Tuesday, May 26, 2009

AMR codec source code and Standards docs.

Adaptive Multi-Rate (AMR) is a patented audio data compression scheme optimized for speech coding. AMR was adopted as the standard speech codec by 3GPP in October 1998 and is now widely used in GSM and UMTS mobile phone standards.
AMR is also a file format for storing spoken audio using the AMR codec. Many modern mobile telephone handsets will allow you to store short recordings in the AMR format, both open source (see the external links) and commercial programs exist to convert between this and other formats such as MP3, although it should be remembered that AMR is a speech format and is unlikely to give ideal results for other audio. The common filename extension is .amr.
3GPP - 3rd Generation Partnership Project
Technical Specification Group Services and System Aspects
Performance characterization of the Adaptive Multi-Rate Wideband (AMR-WB) speech codec

Location of Standards Docs and Codec source code:

The Foundry Demos Technology to Nuke CMOS Artifacts

FROM: http://www.studiodaily.com/hdstudio/post/10934.html

Rolling-Shutter Skew Can Make Motion Tracking a Drag
By Bryant Frazer
May 26, 2009 Source: HD Studio

Digital motion-picture imaging has come so far, so fast, that it’s easy to forget, sometimes, that we still have a long way to go. A case in point is one of the many bits of cool software engineering being showcased at last month’s NAB show in Las Vegas — The Foundry is experimenting with technology that would remove the rolling-shutter artifacts often associated with images captured by CMOS sensors.

Rolling-shutter artifacts occur because CMOS chips don’t update an entire frame at exactly the same time. The image is captured line by line, moving across the sensor in one direction, meaning that the picture may suffer from temporal artifacts. For example, a straight horizontal line may appear skewed as the camera pans past it, since the camera has actually swiveled some distance between the time that the top lines in the frame were captured and the time that the bottom lines are recorded. The effect can be seen to varying degrees on everything from cheap cell phone cameras to footage captured with pro cameras.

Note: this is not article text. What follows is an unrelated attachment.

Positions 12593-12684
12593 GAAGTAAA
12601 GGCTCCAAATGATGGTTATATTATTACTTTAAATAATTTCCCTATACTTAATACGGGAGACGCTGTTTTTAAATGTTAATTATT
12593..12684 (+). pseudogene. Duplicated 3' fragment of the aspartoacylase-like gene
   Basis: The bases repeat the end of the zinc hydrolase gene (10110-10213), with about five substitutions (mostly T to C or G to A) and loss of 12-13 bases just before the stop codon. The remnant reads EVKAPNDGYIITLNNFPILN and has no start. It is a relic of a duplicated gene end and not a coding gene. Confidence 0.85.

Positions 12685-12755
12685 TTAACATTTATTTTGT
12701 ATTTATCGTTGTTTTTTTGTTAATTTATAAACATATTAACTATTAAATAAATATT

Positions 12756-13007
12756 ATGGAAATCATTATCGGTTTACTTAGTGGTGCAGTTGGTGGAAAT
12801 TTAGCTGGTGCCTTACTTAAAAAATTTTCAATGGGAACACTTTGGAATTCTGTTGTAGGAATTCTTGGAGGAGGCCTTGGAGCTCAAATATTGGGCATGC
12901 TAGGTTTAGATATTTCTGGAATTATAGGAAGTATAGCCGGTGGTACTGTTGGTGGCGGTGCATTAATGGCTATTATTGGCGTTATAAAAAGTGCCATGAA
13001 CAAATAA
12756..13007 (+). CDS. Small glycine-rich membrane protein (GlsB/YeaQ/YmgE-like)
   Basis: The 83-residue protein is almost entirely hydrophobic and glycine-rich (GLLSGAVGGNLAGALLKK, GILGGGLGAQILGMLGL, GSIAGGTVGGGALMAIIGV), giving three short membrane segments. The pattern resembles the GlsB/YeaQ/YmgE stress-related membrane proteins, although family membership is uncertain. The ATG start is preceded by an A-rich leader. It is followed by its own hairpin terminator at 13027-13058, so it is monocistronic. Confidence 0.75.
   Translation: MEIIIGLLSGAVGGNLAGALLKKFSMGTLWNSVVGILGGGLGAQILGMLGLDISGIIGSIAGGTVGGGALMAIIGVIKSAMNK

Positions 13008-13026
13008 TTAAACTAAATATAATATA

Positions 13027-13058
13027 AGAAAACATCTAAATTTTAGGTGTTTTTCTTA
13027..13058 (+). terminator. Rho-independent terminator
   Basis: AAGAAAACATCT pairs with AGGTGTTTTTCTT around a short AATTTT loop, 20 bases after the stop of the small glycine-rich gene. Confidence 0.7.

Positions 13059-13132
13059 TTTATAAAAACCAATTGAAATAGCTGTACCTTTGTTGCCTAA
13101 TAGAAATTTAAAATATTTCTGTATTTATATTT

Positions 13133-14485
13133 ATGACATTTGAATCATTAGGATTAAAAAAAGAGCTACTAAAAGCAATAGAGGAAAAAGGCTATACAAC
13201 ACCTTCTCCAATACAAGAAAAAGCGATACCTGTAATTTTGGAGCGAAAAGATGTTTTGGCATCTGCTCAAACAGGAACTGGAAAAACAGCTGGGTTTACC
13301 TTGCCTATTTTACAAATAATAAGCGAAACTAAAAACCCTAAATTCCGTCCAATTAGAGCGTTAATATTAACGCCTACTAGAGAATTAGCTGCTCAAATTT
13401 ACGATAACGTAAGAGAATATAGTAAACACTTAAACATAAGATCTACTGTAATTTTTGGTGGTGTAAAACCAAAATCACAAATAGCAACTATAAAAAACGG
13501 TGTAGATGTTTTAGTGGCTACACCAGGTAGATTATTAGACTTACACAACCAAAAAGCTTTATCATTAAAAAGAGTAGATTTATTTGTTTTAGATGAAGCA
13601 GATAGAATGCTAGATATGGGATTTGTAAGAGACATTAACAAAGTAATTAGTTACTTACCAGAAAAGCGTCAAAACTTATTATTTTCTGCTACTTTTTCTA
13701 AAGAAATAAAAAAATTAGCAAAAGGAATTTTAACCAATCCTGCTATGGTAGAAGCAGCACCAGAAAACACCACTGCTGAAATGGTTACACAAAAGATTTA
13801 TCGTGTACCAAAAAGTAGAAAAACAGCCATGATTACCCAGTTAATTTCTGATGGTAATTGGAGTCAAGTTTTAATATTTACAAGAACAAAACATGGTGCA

It’s a bit of a hassle for the VFX business because the CMOS artifacts can introduce a kind of wobbling effect to elements in the image, making it hard to do good motion tracking. That’s why The Foundry, which makes motion-tracking plug-ins like Furnace and Ocula, has been working on a tool that leverages the company’s understanding of motion to analyze an image and then shift the appropriate portions to correct those artifacts in the course of tracking.

At NAB, the company was showing it as a compelling aspect of its future motion-tracking systems and not necessarily as a standalone technology. But, in the course of running demos during the show, The Foundry found that there is keen interest in using such a system simply to get rid of the Jell-o-like effect that can plague CMOS-acquired footage.

The Foundry isn’t estimating a date when such a tool might be available, but the company is aware that the technology will likely have an expiration date. As in-camera hardware and software improves, manufacturers are getting better at minimizing rolling-shutter artifacts, especially in their high-end gear. As technology marches on, there may be only a two- or three-year window in which filmmakers find it necessary to correct CMOS artifacts before the camera vendors build the fix into their own systems.

Tuesday, May 19, 2009

3-D Video and Cinema

Side-by-side Format 3D HD video signal displayed in normal video mode.
taken at the 3ality Digital booth at NAB, JVC GD-463D10 LCD Monitor

3D was one the the technologies that really stood out at NAB this year.
Sony, JVC, Panasonic, Philips, Samsung and Hyundai all had 3D displays running.

Xpol 3D system
Xpol polarizing filter method of 3D TV with is done by bonding a circular polar filters to each line on the LCD display. With passive polarizing filter glasses it creates a very high quality 3D image. Since both right and left images are displayed on one screen at the same time there is no flicker. The nice part is the polarizing filter glasses could be very inexpensive like the ones made by American Paper Optic, rather then more expensive LCD shutter glasses.

Xpol is from Arisawa an LCD display manufacturer.